Identify differentially-expressed microRNAs in alkaptonuria patients


Alkaptonuria (AKU) is a serious autosomal recessive disease characterised by a multisystem involvement including stones (renal, prostate, gallbladder, salivary), ruptures (tendon, ligament, muscle), hearing impairment, aortic stenosis, and spondyloarthropathy. The aetiology is a monogenic deficiency of homogentisate dioxygenase, resulting in unmetabolized excessive levels of homogentisic acid (HGA), an intermediate in tyrosine catabolism. Despite being present from birth, morbidity in this mostly irreversible disease is typically delayed commencing around age 30 years.

There is a lack of effective biomarkers to anticipate morbidity until it is advanced. Furthermore, as a severe osteoarthritis (OA) phenotype, developing novel biomarkers in arthritis associated with AKU may also be relevant to OA.

It is also possible that new treatment targets may be revealed by novel biomarkers. There is also an effective HGA-lowering therapy called Nitisinone. Any biomarkers developed in AKU may also be useful to study the effect of Nitisinone on the disease itself.

MicroRNAs are critical molecular regulators that play important roles in the regulation of gene expression and biological functional networks. However, most microRNA studies have been carried out using cultured cells or animal model systems. Few studies have investigated microRNAs in clinical samples from patients suffering metabolic diseases. Thus, there is a need to investigate the relevance of microRNAs in clinical application.

This research aims to identify functional microRNAs associated with AKU, using advanced RNA-sequencing technology and /or PCR arrays. The identified potential biomarker microRNAs will be validated using clinical specimens to develop innovative diagnostic and therapeutic applications in the future.

The project will provide an excellent opportunity for a PhD student to pursue a career in the clinical science research area, to be trained to work closely with medical professionals to learn clinical research skills combined with basic science research skills. The project will involve the analysis of clinical samples using advanced molecular biology tools including RT-qPCR to identify differentially expressed microRNAs in AKU patients and validation of the pilot results.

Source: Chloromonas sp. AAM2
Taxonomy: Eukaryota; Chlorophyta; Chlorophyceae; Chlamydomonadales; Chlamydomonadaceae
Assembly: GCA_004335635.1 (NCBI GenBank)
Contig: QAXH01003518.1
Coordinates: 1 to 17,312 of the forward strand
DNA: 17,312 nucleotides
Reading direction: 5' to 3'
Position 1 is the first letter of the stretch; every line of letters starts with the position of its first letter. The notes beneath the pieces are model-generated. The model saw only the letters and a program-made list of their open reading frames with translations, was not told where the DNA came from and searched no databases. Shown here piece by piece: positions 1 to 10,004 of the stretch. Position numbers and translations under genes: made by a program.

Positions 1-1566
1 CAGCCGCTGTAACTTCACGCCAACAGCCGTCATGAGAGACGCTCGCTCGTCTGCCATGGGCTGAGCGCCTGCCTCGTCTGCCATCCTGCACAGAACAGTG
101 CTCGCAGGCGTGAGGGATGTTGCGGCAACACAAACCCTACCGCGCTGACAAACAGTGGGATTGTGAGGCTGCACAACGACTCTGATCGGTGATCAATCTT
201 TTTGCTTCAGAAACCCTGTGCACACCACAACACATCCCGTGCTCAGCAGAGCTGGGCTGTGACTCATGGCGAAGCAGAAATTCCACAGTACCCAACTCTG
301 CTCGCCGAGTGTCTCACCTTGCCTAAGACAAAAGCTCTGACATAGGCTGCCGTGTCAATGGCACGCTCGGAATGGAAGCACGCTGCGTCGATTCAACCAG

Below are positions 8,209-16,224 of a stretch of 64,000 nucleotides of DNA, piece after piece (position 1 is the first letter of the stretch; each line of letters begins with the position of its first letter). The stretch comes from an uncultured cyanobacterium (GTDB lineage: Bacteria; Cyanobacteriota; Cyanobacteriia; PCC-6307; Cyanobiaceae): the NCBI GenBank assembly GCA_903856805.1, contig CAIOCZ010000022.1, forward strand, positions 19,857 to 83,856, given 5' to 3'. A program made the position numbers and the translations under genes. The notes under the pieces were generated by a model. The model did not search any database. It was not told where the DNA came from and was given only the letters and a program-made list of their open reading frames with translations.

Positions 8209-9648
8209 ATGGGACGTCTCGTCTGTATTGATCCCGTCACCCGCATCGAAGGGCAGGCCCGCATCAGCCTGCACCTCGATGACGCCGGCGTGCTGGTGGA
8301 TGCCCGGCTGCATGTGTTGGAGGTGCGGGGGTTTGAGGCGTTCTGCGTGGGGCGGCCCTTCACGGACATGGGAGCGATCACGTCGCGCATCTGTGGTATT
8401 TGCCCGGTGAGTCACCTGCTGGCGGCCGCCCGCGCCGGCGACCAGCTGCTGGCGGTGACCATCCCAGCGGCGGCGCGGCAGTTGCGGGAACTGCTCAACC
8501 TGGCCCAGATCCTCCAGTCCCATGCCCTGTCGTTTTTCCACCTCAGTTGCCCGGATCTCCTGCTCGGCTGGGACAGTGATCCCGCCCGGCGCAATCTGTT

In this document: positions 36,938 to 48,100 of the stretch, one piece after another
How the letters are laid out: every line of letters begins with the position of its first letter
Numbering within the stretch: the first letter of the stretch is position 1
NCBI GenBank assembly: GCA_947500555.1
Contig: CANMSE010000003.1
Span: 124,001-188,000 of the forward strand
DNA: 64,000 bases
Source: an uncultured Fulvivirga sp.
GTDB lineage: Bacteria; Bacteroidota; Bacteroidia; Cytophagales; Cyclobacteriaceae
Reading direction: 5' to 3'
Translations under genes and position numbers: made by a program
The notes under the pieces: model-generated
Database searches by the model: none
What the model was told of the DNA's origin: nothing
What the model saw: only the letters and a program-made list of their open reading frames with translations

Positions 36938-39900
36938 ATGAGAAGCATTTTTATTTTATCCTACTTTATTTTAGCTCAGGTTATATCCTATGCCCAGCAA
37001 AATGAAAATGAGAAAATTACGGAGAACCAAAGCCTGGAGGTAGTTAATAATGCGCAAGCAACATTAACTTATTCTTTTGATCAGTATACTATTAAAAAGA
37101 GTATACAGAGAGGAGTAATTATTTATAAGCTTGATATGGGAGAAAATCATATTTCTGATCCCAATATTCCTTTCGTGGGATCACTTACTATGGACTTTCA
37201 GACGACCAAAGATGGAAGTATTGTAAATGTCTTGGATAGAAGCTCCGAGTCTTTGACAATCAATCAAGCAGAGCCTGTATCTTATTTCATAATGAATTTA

The Institute of Ageing and Chronic Disease is fully committed to promoting gender equality in all activities. In recruitment we emphasize the supportive nature of the working environment and the flexible family support that the University provides. The Institute holds a silver Athena SWAN award in recognition of on-going commitment to ensuring that the Athena SWAN principles are embedded in its activities and strategic initiatives.

Please note this position will remain open until a suitable candidate is found.

Applicants should have, or expect to have, a 2(i) or better in a B.Sc. (Hons) degree or equivalent in a relevant subject.
To apply please send your CV and a covering letter to with a copy to


Open to students worldwide

Funding information

Self-funded project

There is no funding attached to this studentship. The student will need to find their own living expenses, fees and research costs of £10,000 per year. See View Website



Mandourah, A.Y., Ranganath, L., Barraclough, R., Vinjamuri, S., Van’T Hof, R., Hamill, S., Czanner, G., Dera , A., Wang, D., and Barraclough, D.L. Circulating microRNAs as potential diagnostic biomarkers for osteoporosis. Scientific Reports (2018) Accepted for publication.

Milan, A.M., Hughes, A.T., Davison, A.S., Devine, J., Usher, J., Curtis, S., Khedr, M., Gallagher, J.A., Ranganath, L.R. The effect of nitisinone on homogentisic acid and tyrosine: a two-year survey of patients attending the National Alkaptonuria Centre, Liverpool. Ann Clin Biochem. 2017 May;54(3):323-330. doi: 10.1177/0004563217691065.